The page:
SYDNEY — Starting in April, Air New Zealand will ask its passengers flying between Sydney and Auckland to use the International Air Transport Association’s (IATA’s) Travel Pass app for a three-week trial run. The move is seen as a step toward a potential future vaccine passport that could become a standard for international travelers in Australia and around the globe.
The app can receive verified test results or vaccination certificates directly from participating health providers. In this trial, use of the app won’t be mandatory and will only be used for passengers to show proof of their negative COVID-19 test results. Air New Zealand is the first airline to use IATA’s app, but numerous airlines including Singapore Airlines, Emirates, Etihad, Qatar Airways and British Airways have expressed interest in using it as well.
Just this week, Qantas Airways, Australia’s national carrier, pushed back the date to resume international flights to October, when it is expected that the country’s population will be fully vaccinated. Qantas had announced in November that it would require international passengers to prove that they had received a COVID-19 vaccine once they were rolled out, and Alan Joyce, Qantas CEO, told CNN at the time that this would become a “necessity.”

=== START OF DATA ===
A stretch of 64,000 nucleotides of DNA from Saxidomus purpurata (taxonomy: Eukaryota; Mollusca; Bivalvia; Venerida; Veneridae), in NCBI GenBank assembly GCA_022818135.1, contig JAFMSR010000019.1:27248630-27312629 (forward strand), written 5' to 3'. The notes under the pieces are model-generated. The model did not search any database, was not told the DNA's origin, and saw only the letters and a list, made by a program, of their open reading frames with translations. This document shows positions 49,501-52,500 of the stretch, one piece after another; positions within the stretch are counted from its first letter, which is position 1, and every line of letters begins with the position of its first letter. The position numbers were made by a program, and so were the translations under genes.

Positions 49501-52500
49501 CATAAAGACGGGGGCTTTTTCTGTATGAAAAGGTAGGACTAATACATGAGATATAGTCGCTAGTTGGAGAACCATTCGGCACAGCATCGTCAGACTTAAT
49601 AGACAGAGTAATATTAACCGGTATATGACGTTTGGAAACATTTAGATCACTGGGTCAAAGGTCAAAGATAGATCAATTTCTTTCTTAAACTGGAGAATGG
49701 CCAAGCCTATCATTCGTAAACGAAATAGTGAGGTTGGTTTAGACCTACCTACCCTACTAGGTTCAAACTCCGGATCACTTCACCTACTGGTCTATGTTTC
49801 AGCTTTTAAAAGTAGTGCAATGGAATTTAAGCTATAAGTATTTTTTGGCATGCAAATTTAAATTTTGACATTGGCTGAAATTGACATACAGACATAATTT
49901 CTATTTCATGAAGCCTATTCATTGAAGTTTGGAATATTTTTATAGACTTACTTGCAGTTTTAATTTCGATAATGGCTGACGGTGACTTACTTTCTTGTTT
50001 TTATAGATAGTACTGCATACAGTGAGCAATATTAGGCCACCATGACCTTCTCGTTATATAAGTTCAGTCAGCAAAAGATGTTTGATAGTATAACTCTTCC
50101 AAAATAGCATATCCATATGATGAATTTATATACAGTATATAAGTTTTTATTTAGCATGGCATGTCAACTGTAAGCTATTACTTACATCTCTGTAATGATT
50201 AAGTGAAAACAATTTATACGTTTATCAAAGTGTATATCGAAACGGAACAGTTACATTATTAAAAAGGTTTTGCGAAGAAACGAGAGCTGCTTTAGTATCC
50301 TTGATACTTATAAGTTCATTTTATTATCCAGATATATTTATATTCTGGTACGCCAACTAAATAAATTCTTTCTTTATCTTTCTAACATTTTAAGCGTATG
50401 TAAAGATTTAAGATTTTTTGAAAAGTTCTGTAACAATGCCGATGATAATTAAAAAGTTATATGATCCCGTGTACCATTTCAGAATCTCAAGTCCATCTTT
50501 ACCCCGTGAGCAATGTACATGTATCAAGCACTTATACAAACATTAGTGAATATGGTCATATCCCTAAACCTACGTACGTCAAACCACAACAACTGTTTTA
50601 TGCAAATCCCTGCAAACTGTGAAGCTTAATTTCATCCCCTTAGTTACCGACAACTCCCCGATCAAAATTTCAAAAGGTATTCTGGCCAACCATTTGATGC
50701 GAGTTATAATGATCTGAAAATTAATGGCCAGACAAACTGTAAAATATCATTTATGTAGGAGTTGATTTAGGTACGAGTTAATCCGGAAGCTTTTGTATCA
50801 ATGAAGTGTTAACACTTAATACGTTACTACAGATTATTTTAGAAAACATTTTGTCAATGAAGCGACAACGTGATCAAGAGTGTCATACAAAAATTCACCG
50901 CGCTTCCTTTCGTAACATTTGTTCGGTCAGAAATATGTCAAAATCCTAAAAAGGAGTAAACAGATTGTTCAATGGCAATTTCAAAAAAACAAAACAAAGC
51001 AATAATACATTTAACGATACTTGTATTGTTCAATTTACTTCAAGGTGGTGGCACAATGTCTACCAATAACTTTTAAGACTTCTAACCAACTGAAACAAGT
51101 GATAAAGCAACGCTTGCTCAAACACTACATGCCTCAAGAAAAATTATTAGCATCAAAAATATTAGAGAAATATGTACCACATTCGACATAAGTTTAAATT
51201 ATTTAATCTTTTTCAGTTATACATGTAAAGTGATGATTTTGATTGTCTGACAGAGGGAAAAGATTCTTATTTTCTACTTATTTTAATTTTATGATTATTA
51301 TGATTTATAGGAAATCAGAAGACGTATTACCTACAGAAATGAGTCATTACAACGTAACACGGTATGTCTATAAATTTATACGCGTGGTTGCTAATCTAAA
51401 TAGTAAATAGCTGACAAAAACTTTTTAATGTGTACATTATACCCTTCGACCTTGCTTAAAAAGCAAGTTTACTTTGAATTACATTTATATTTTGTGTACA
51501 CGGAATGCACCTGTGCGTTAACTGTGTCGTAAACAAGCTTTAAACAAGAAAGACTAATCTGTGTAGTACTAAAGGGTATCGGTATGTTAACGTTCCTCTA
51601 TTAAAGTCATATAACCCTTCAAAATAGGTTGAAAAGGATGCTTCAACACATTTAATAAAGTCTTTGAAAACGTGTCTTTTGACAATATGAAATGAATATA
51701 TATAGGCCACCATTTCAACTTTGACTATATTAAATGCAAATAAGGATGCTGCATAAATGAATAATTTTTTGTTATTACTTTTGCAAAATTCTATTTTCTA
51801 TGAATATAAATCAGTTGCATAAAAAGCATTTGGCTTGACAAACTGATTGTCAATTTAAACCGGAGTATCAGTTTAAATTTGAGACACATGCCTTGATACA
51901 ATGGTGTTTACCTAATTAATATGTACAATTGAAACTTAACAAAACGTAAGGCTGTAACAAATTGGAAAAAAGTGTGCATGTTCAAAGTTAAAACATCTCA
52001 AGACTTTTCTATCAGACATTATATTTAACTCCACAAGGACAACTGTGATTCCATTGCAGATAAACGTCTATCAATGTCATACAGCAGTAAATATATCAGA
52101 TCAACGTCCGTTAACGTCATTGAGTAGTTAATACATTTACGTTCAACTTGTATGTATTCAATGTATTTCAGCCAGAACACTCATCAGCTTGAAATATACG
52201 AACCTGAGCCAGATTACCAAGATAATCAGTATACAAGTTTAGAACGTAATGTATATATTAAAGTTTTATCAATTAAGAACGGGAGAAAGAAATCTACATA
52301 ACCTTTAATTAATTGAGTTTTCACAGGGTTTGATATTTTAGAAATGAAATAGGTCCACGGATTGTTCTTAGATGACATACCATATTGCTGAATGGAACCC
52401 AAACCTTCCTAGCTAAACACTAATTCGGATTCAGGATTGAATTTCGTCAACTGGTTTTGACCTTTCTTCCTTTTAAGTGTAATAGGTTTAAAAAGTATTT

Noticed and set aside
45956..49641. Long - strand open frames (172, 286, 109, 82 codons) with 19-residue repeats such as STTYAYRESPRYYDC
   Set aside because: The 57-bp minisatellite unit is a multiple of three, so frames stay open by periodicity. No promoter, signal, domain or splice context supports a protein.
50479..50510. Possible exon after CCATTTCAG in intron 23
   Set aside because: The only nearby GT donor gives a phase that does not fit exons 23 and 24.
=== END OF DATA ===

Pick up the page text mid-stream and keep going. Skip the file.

All of this has led to a scramble among mobile health apps like VeriFLY, CommonPass and ICC AOKpass to add functionality for travelers to present their health data. The most prominent effort in this arena is the Common Pass, created by Commons Project and The World Economic Forum and now undergoing trials. The Airport Council International, a group representing almost 2,000 airports around the world, has agreed to use the CommonPass, and OneWorld, Star Alliance and SkyTeam, which represent 58 member airlines, have expressed their support.
Meanwhile, in Australia, David Longman, Managing Director, Diversified Communications Australia, sees the steps being taken toward an eventual vaccine passport as a welcome move. “If there was a way international business travelers could enter Australia safely then it would be a major boost to re-establishing our international trade presence at our events,” he said. “The sooner we can safely return with international buyers, sellers, delegates and speakers, the sooner our events can return to some sort of cross-border normality.”
Reach David Longman at email@example.com.